The Algorithm Don’t Like My Freek



Liam Murphy

January 22, 2023

Tracks in this feature

Tracks in this release

An undeniably cool energy exudes from rich 80s-inspired synths and characterful beats

Implementing a sci-fi aesthetic with nuance and imagination is tough. It can work when an artist uses classic indicators of science fiction in a unique way, presenting work with an engaging but strange feel. The artwork on The Algorithm Don’t Like My Freek for instance, shows a self-assured humanoid seated in an old-looking car lit with a red interior glow. The individual is adorned with visor glasses sporting a piercing red dot like something from an 80s flick. It blends sci-fi and a contemporary energy, dark moody colours lit by vibrant neon beams of light.

The music itself is brimming with rich sounds from the very start. End Game delivers a panoramic feel with thick wavering synths and a resonant lead cutting in like a futuristic vehicle through an endless city under a bruised sky. Quaid’s usual funky style is still present, like in HyperReal, where pulsing synth notes join with chattering hi hats in a sultry dance track. 

The artist always brings a refreshing unkempt spirit. The tracks generally feel comfortably loose. Something about the amazingly-named irememberufromtomorrow feels off-kilter, the drums rushing to the end of every beat, the notes slightly dissonant alongside the strange reversed vocal sample. There is a feeling that this is some strange club music from a futuristic alternate reality, but the slightly untidy nature of the melody and rhythm gives this vision so much unique character.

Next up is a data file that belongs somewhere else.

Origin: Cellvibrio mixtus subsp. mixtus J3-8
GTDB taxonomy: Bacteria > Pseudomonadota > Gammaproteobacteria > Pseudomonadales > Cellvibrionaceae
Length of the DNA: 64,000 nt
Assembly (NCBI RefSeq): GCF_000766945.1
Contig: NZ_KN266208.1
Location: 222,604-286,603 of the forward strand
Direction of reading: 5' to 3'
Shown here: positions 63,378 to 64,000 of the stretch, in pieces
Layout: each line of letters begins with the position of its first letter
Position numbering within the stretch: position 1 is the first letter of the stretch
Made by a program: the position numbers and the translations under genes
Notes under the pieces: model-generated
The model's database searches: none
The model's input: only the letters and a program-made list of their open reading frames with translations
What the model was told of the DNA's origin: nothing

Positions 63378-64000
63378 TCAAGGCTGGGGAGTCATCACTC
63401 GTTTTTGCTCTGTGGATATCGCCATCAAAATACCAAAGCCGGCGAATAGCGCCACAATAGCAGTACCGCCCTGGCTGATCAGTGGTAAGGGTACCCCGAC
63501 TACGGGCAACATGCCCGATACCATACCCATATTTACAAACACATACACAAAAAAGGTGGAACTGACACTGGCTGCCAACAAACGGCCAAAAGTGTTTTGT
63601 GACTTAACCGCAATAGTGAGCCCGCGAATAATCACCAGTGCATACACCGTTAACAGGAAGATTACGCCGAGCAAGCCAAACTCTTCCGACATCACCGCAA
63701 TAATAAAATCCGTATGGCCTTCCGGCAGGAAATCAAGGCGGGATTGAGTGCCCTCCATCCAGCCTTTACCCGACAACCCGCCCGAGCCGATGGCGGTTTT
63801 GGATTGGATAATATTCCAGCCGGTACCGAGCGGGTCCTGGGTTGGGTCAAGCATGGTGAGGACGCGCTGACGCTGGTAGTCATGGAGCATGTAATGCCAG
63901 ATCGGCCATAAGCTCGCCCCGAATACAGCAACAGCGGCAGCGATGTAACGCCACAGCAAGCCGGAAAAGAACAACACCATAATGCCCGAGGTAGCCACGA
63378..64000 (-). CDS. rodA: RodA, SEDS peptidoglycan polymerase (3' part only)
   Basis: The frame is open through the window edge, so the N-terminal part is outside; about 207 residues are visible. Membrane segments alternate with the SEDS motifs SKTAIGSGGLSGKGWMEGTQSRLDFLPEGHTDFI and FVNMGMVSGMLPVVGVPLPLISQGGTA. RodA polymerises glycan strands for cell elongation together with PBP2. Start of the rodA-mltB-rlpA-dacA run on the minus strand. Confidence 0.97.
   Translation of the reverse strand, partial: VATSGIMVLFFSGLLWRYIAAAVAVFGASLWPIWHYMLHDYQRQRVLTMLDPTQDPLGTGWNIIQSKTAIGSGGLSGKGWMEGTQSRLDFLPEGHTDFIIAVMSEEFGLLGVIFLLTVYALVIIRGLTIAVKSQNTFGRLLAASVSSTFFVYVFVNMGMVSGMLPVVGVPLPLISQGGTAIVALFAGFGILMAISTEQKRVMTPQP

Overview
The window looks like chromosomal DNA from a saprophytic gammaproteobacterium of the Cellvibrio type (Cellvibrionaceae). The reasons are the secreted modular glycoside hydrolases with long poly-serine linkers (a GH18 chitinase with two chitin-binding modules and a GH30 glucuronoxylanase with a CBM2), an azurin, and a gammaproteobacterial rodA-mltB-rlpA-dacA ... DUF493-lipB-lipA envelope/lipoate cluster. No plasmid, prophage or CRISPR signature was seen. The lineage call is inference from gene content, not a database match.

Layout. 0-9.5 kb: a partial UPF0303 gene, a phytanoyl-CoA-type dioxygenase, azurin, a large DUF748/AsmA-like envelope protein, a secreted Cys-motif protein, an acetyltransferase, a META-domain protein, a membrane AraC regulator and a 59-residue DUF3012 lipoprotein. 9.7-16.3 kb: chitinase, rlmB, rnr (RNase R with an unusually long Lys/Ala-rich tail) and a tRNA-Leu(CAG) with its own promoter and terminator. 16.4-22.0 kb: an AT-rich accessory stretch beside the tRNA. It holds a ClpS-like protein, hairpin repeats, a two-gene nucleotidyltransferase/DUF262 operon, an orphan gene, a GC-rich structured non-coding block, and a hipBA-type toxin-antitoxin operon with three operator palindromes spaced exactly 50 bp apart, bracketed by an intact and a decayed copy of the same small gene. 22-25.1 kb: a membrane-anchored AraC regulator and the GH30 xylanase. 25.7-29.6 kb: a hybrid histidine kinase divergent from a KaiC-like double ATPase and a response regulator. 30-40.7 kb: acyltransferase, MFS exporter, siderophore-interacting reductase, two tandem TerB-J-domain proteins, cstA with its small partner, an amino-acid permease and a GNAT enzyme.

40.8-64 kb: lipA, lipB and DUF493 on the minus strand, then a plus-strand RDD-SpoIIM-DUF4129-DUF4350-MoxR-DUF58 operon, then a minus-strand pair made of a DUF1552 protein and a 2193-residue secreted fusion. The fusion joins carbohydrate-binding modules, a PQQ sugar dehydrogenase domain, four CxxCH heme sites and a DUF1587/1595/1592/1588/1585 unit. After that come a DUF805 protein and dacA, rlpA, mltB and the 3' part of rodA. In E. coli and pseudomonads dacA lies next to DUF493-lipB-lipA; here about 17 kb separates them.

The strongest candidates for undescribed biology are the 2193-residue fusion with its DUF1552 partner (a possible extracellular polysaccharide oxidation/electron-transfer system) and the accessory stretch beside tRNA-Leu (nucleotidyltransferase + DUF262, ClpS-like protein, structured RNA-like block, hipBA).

There is a sensation of heat throughout. The heady cascading melody of Future Attractions floating on the hazy synth backdrop and peaceful percussion, a laser synth emerging gradually. It soars above the instrumentation slowly, past the furniture of percussion and reaching up towards the azure skyline. A sultry warmth emits from everything.

Shepherd reprises his role from Quaid’s previous project Dream Static. SHE offers the featuring artist crooning in a fragile high pitch, lamenting soulfully about someone who is critical about everything, from his views to his friends. There’s a cool lovelorn energy present, illustrating a lustful connection fuelled by annoyance as much as it is by passion. 

Not content with tinging more straightforward, structured outings with this sultry analogue sheen, tracks like Phantomz display Quaid’s desire to go to the depths of more hypnotic ambient territory. Deep synth notes pierce through an arcade machine ambience, random notes bleating out and rising in frequency to then dive back into the murky depths. 

More than just a pastiche of funky retro futurism, The Algorithm Don’t Like My Freek has a pulsing otherworldliness throughout. The artist utilises an infallible sense of style and sound, creating a world dripping with coolness and soul.